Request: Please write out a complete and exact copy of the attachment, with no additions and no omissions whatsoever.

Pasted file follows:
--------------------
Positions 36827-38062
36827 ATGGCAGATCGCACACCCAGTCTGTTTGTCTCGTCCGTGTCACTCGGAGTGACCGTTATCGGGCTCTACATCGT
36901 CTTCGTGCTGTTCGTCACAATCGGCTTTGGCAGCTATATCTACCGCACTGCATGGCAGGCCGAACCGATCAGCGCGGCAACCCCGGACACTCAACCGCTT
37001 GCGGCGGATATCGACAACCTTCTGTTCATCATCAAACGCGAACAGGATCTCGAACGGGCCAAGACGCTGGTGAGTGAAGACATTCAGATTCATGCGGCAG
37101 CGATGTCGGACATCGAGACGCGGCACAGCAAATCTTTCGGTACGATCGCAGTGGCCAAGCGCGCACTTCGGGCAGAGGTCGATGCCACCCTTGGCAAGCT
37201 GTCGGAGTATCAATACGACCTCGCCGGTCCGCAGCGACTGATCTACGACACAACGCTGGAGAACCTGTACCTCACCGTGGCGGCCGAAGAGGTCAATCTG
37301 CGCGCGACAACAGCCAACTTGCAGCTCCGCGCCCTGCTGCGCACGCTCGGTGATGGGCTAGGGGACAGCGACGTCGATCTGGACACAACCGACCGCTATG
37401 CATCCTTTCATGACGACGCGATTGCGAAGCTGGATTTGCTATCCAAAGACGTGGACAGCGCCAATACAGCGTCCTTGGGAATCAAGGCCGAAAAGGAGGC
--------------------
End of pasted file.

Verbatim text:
Positions 36827-38062
36827 ATGGCAGATCGCACACCCAGTCTGTTTGTCTCGTCCGTGTCACTCGGAGTGACCGTTATCGGGCTCTACATCGT
36901 CTTCGTGCTGTTCGTCACAATCGGCTTTGGCAGCTATATCTACCGCACTGCATGGCAGGCCGAACCGATCAGCGCGGCAACCCCGGACACTCAACCGCTT
37001 GCGGCGGATATCGACAACCTTCTGTTCATCATCAAACGCGAACAGGATCTCGAACGGGCCAAGACGCTGGTGAGTGAAGACATTCAGATTCATGCGGCAG
37101 CGATGTCGGACATCGAGACGCGGCACAGCAAATCTTTCGGTACGATCGCAGTGGCCAAGCGCGCACTTCGGGCAGAGGTCGATGCCACCCTTGGCAAGCT
37201 GTCGGAGTATCAATACGACCTCGCCGGTCCGCAGCGACTGATCTACGACACAACGCTGGAGAACCTGTACCTCACCGTGGCGGCCGAAGAGGTCAATCTG
37301 CGCGCGACAACAGCCAACTTGCAGCTCCGCGCCCTGCTGCGCACGCTCGGTGATGGGCTAGGGGACAGCGACGTCGATCTGGACACAACCGACCGCTATG
37401 CATCCTTTCATGACGACGCGATTGCGAAGCTGGATTTGCTATCCAAAGACGTGGACAGCGCCAATACAGCGTCCTTGGGAATCAAGGCCGAAAAGGAGGC